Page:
Gender communication is communication about and between men and women (Ivy and Backlund, 1994). Recognizing gender differences in communication enables both sexes to communicate better with each other. According to Deborah Tannen, (1992, p 17), many women and men feel dissatisfied with their close relationships and become even more frustrated when they try to talk things out. There are gender differences in ways of speaking, and a need to identify and understand them. Without such understanding, we are doomed to blame others or ourselves-or the relationship- for the otherwise mystifying and damaging effects of our contrasting conversational styles.
Pretending that women and men are the same hurts women, because the ways they are treated are based on the norms for men, and are nonplussed when their words don't work as they expected, or even spark resentment and anger.
Both women and men could benefit from learning each other's styles. Many women could learn from men to accept some conflict and differences without seeing it as a threat to intimacy, and many men could learn from women to accept interdependence without seeing it as a threat to their freedom.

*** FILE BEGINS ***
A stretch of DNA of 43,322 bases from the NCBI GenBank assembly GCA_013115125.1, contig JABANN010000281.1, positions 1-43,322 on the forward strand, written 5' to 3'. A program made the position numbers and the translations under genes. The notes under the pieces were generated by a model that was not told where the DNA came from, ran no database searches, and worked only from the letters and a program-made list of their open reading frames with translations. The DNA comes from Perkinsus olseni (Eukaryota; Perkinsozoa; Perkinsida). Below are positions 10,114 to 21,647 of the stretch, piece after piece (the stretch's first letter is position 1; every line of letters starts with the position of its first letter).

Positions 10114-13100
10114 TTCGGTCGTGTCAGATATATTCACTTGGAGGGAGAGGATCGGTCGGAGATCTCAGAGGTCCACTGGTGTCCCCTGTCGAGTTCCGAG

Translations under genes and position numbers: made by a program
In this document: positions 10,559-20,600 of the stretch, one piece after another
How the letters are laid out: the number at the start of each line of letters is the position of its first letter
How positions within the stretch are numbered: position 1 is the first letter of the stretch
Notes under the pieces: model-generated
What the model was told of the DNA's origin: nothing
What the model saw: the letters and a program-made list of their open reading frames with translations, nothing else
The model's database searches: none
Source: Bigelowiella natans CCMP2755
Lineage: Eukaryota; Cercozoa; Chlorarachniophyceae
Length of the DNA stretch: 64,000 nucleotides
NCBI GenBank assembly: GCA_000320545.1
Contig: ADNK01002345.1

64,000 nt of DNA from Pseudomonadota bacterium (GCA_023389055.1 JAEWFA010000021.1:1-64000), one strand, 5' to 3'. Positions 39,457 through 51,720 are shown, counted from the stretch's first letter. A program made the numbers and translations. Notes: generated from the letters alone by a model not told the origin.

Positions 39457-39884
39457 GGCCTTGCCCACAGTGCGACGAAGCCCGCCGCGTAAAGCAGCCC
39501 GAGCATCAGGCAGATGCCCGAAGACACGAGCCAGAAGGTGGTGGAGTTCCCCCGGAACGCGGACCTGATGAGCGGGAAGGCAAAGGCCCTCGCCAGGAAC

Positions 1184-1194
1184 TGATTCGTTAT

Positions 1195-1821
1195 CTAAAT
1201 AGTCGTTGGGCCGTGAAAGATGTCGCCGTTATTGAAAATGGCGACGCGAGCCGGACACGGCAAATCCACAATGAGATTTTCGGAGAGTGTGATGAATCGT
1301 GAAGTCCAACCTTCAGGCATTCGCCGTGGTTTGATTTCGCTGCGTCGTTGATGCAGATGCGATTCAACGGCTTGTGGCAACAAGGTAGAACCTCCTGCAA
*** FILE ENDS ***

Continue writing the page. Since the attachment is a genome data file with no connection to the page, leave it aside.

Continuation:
This paper will evaluate the differences between genders in communication. Part of the study consists in showing that those differences are due to the differences between men and women of course, but that they are also very dependent on the environment into which the conversation takes place. Many cross-gender communication studies only examine verbal communication between a man and a woman, disregarding the environment and therefore fail to completely isolate the interlocutors. An interlocutor is one who takes part in a conversation.
The first part of the paper will examine why there is a need to understand gender communication, and the relation between different world-views and gender communication. The second part of the paper will discuss cross-gender conversational styles.